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N.S.A. Program Gathers Data on a Third of Nation’s Calls, Officials Say. Half of those are telemarket​ers.

Although as The NY Times reports, the NSA is attempting to gather data on every call made in America–despite the fact that it violates the law and recent presidential, and terror court, directives — they cannot routinely do that to cell phone calls. As a result, most of their data is gained from fixed landline calls. This means they spend most of their time listening to people trying to sell car insurance, junk bonds, and mortgage refinancing.

“Just because we can’t reach all cell phones is not critical,” said the new NSA head, Adm. Mike Rogers.

“But,” I inquired, “what benefit is gained?”

 “You wouldn’t believe it but it’s huge. I haven’t been on this job for long…”

I interrupted, “one day.”

 “Yes, not long,” he continued, “but I’ve read every single status report for the last three to six months,…”

I interrupted again, “which is it three or six months? It must be one or the other.”

 Rogers stopped and looked at me sourly. “Three months.” He paused and then went on. “Look, three months, six months, six years…What’s the difference. Almost our entire staff got terrific mortgage refinancing. Do you realize how advantageous that is? Total income unchanged, revenue increases , no increase in taxes, in fact tax advantages….”

“You sound like you heard that somewhere” I said suspiciously.

“Well I have been listening in this morning. Did you know that if you’re paying more than four and a half percent, you can refinance and save at least a thousand…”

“Yes but how does this help the war on terror? What is the point of hearing every 911 call in America?” I asked.

“Well it’s fascinating. Do you realize for every real emergency, people call in four times as many banal complaints? We hear people calling in because they can’t find their mittens. Or sometimes their children. They call in when they run out of toilet paper or don’t know where they can buy Belgian endive,” the NSA head mused.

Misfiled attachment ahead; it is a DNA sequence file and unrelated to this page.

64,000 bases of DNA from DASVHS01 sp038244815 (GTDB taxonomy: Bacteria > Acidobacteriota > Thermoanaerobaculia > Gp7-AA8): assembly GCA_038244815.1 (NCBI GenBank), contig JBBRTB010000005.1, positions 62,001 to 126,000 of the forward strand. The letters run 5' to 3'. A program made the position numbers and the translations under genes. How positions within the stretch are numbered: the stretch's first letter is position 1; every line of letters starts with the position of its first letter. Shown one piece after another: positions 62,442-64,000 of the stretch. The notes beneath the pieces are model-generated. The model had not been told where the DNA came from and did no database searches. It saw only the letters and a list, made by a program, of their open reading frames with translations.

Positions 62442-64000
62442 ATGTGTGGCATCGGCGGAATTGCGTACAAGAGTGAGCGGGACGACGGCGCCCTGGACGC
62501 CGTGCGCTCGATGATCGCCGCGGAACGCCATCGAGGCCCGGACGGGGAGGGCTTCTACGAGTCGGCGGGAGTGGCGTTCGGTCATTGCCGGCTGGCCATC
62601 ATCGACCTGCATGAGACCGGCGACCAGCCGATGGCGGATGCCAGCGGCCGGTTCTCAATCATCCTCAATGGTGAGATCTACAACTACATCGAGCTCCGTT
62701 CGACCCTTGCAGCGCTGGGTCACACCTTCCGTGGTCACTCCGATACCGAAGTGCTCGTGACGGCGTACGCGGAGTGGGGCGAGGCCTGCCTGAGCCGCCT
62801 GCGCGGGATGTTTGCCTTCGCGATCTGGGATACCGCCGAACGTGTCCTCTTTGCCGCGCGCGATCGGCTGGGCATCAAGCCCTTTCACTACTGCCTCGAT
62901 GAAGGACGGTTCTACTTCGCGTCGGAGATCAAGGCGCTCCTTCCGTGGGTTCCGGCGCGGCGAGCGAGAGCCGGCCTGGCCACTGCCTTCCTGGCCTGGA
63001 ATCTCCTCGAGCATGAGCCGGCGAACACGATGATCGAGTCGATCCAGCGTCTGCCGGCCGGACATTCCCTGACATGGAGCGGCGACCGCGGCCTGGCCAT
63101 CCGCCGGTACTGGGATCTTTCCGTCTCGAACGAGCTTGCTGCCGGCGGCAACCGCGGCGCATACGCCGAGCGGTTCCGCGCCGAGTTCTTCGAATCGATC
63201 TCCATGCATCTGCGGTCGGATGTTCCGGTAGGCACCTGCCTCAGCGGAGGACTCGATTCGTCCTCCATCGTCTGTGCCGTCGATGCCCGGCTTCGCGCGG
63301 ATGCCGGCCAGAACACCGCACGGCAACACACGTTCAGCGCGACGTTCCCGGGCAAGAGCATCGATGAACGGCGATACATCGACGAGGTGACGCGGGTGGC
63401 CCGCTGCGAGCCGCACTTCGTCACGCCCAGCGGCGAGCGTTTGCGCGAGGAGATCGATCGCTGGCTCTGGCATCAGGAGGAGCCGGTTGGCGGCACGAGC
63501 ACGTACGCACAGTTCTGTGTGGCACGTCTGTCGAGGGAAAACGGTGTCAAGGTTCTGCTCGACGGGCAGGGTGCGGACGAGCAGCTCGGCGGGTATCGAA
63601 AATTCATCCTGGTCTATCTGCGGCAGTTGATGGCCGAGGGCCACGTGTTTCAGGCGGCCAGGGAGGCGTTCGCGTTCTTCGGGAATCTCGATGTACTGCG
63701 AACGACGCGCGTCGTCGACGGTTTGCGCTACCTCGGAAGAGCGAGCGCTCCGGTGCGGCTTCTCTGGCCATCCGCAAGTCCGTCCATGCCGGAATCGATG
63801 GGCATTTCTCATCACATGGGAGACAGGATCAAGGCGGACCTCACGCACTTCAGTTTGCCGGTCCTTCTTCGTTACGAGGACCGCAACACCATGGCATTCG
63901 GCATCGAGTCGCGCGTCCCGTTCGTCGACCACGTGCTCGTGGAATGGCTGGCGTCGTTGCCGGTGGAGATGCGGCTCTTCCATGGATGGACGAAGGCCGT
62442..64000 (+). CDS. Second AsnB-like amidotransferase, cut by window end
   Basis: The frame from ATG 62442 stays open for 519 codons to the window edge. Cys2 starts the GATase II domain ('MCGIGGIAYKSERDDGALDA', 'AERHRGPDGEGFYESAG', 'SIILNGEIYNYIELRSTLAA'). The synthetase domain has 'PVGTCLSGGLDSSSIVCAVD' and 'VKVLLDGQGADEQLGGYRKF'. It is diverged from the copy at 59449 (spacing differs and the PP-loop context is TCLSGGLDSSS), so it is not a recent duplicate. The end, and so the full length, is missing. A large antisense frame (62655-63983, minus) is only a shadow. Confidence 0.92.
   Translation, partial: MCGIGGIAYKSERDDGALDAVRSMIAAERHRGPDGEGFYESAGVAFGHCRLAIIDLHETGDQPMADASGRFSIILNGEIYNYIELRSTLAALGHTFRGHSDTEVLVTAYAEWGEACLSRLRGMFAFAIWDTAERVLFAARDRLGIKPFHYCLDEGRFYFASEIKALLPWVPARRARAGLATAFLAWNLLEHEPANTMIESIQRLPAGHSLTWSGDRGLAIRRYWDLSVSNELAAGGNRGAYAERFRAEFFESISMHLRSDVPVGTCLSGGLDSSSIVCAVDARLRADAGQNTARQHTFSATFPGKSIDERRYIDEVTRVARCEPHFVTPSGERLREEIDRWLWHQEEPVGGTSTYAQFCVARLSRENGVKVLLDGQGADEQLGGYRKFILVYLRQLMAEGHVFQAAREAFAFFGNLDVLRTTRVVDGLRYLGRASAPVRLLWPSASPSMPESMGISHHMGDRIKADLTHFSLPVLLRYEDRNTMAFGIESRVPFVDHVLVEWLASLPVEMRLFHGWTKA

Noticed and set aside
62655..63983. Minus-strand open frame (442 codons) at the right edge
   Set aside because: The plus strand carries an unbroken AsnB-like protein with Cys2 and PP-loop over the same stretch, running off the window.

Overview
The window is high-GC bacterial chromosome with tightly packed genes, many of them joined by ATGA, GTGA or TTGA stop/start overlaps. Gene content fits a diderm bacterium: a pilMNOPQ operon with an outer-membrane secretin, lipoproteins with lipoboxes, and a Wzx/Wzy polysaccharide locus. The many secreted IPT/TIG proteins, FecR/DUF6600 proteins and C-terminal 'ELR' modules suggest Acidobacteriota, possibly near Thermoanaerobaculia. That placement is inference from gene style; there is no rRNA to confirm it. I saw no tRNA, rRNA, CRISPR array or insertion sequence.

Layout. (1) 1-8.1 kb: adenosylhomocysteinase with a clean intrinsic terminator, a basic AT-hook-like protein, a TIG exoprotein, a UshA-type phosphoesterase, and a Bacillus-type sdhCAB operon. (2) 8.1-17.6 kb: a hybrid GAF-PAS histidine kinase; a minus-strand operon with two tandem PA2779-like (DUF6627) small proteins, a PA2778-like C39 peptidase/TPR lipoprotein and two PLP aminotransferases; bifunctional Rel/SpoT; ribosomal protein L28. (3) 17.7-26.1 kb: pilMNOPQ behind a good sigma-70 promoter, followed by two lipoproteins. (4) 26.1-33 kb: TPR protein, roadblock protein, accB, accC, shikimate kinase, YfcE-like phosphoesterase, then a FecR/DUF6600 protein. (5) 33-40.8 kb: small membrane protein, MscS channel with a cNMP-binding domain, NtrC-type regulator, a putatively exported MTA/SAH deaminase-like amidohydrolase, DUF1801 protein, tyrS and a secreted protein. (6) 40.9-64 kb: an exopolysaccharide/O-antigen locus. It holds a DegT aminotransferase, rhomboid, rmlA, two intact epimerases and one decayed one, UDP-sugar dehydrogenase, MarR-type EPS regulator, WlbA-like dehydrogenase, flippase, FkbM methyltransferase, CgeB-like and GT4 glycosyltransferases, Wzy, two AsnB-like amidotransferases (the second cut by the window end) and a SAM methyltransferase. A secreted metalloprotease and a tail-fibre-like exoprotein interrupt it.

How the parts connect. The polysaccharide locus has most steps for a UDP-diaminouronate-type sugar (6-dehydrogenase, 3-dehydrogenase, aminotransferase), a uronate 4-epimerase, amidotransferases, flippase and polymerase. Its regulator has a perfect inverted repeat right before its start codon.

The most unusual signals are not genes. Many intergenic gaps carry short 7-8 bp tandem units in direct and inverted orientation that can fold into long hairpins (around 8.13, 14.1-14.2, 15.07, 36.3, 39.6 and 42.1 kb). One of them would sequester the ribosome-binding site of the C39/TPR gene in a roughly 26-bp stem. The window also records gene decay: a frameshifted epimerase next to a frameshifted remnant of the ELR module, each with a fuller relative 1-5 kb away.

“I still don’t see the connection to terrorism,” I continued.

“This is a long process. It takes patience. One day we may hear a terrorist calling in because he can’t find his C4 plastic explosive. Then you won’t be so skeptical,” he insisted.

“Well, do you think we really have much to fear from a terrorist who loses his bomb and calls 911 to find it?” I asked.

“You’re not a professional so you don’t understand how these things occur.” He noted.

“No I’m not. But doesn’t it make sense to concentrate your priorities on the more likely rather than least likely scenarios?” I asked.

“Think for a second. How would we all have refinanced without this information? I haven’t even mentioned how many agents found more attractive car insurance. And some actually made money on their investments.” He said.

“Don’t most of those investments lose money?” I asked.

“Of course. Between you and me, I wouldn’t have bought anything. But one or two of our agents…”

“Which is it,” I inquired, “one or two” I asked politely.

“One. But he doubled his investment,” answered Rogers.

“I don’t see how that helps anti terrorism. Does the secret terror court approve of this?”

“Aha!” exclaimed the admiral, “I just received a note from Justice Roberts thanking us. He got refinanced and new car insurance….”

He showed me the note. He was right. Supreme Court letterhead and all. “Why does he sign it, ‘Love, John’?”

 The admiral blushed saying, “I never met the man. Never. I don’t know.”

I paused, embarrassed. “Do you really think even a poor terrorist would use a landline instead of a cell phone?”

“Well actually the data shows that most of our interceptions are to poor households who can’t afford a cell. And think of it. Many, in fact most terrorists use cell phones to trigger bombs. If you were a terrorist, would you reach for the nearest cell phone to call someone? Boom!!!,” he said.

“Well you said I’m not a professional. But it’s hard to imagine a terrorist ordering a new landline from Verizon to avoid such an obvious and fatal mistake.” I said. “Plus they have to apply, name and address, profession…. Do you think they’d order a phone and put down ‘terrorist?'”

“Not bad,” said Rogers, “and you say you’re not a pro. You’re just being coy. We search every new telephone application for such data. In fact every application for anything filed anywhere.”

A red phone on his desk beeped. He picked it up.

“Yes,” he answered, “three cents a share? Get me ten thousand. I think I can double it again….”

hoganI gestured good bye and inched my way out of the cluttered office. We are in good hands, I told myself, but I was thinking of Allstate, or State Farm…and especially Hogan’s Heroes.

8 COMMENTS

  1. loved the title. “N.S.A. Program Gathers Data on a Third of Nation’s Calls, Officials Say. Half of those are telemarket​ers.” going to read the rest…bravo Marquel

  2. While I cannot stand the NSA, you made Mike likable. A likable nitwit:
    “I’ve read every single status report for the last three to six months,…”
    I interrupted again, “which is it three or six months? It must be one or the other.”

    Rogers stopped and looked at me sourly. “Three months.”

  3. “Well, do you think we really have much to fear from a terrorist who loses his bomb and calls 911 to find it?” is just a superb line…

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